Bubbling Cauldron of Reviving Potion

An example of how to use this physical component in a full blown spell:

Cut two blocks of firm tofu into three sheets each. Lay out flat and press with as much weight as you can get onto them for at least 30 minutes. Uncover and cube each sheet into sixteen.

While your tofu is pressing, get one can of black beans (with the goo) into a food processor or blender along with a generous portion of roasted garlic, vegetable broth and Chinese five spice. Don’t render completely smooth, but try to be sure nearly all the beans are broken up.

Get your wok (or a huge, non-stick skillet, or a huge cast iron skillet you trust to be not sticky) rocket hot and give it a very generous portion of the fire and ice potion. Once hot, augment with more unflavored high heat oil (like safflower) and possibly toasted sesame oil for flavor. Drop the tofu cubes in and keep them moving vigorously until they begin to brown up (in addition to the red oil stain, don’t mistake the one for the other). Splash some soy sauce and cook off the moisture. Splash a big sum of “rooster sauce” and do the same. If the season and your habits allow, do the same with fish sauce. Put the tofu aside in a serving dish.

Add the black bean mixture along with a second can of un-processed beans into the hot wok. Bring to a boil, reduce to a simmer, stir often. Depending on how much broth you added, this may take some time. If you get bored, impatient, or simply want a lot of sauce, use corn starch to thicken before the liquid reduces too far.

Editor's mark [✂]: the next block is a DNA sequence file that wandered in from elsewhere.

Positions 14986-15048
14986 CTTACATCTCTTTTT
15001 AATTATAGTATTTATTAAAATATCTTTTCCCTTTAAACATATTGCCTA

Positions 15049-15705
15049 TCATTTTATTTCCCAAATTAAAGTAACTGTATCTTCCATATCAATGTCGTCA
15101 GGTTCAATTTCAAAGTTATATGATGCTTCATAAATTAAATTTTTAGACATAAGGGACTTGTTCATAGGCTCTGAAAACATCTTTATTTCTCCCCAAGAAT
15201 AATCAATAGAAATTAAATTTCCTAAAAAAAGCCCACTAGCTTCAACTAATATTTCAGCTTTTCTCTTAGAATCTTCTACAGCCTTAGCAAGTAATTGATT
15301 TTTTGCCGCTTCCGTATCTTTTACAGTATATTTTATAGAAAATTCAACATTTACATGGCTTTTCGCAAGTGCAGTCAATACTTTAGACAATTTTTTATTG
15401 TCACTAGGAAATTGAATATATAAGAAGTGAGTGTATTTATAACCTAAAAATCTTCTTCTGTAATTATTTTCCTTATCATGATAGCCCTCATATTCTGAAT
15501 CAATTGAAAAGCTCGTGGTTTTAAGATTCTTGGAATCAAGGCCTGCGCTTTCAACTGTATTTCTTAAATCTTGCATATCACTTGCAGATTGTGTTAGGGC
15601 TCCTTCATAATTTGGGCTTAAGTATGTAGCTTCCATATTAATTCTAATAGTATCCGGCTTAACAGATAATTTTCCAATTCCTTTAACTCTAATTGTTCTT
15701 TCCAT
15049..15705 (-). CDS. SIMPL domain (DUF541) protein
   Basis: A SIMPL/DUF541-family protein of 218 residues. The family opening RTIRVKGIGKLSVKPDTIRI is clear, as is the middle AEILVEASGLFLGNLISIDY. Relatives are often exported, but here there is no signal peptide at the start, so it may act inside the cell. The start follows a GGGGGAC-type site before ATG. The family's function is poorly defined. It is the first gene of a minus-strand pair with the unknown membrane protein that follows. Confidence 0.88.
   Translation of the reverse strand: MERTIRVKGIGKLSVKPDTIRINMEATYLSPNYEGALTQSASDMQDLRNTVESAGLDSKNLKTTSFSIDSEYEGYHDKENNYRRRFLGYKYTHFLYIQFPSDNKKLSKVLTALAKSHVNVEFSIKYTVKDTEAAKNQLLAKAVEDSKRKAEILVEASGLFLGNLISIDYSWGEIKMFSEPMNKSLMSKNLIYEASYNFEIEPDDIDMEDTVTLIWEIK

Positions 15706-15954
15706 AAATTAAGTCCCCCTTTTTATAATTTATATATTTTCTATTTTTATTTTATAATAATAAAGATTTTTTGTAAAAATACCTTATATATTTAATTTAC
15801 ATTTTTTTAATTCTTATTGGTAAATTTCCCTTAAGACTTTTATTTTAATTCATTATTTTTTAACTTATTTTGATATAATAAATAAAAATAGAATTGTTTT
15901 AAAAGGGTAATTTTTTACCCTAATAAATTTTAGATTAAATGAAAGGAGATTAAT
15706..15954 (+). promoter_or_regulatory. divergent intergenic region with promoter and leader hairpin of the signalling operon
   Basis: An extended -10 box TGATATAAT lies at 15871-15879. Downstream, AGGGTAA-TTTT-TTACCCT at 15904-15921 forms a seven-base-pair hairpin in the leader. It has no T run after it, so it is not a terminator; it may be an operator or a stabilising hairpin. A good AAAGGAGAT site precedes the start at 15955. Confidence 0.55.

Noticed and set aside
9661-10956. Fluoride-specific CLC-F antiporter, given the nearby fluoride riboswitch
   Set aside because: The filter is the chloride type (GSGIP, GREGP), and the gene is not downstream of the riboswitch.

Slice a batch of snap peas on the bias and put them on top of the tofu. Pour on the sauce, stir to combine, and serve with rice or noodles.

Have a lot of beverages near to hand — and handkerchiefs.

Potion of Endless Fire and Ice

  1. Find a grocery that sells whole Szechuan pepper corns [a]
  2. Pour the entire contents into your spice mill along with an equal quantity of red pepper flakes
  3. Grind as fine as you are able
  4. Pour this powder into about five time as much (by volume) of a high heat oil (like safflower)
  5. Shake thoroughly
  6. Let sit at least a week before using, but shake daily if you can remember
  7. If the oil is not red in color within that week, keep waiting
  8. Shake prior to every use
  9. Use this in every single thing you cook

Your mouth (and your guests) will thank you.

[a] I was shocked to learn this past year that the numbing peppers that make Szechuan cuisine so fantastic are not a chili, but are more like black pepper.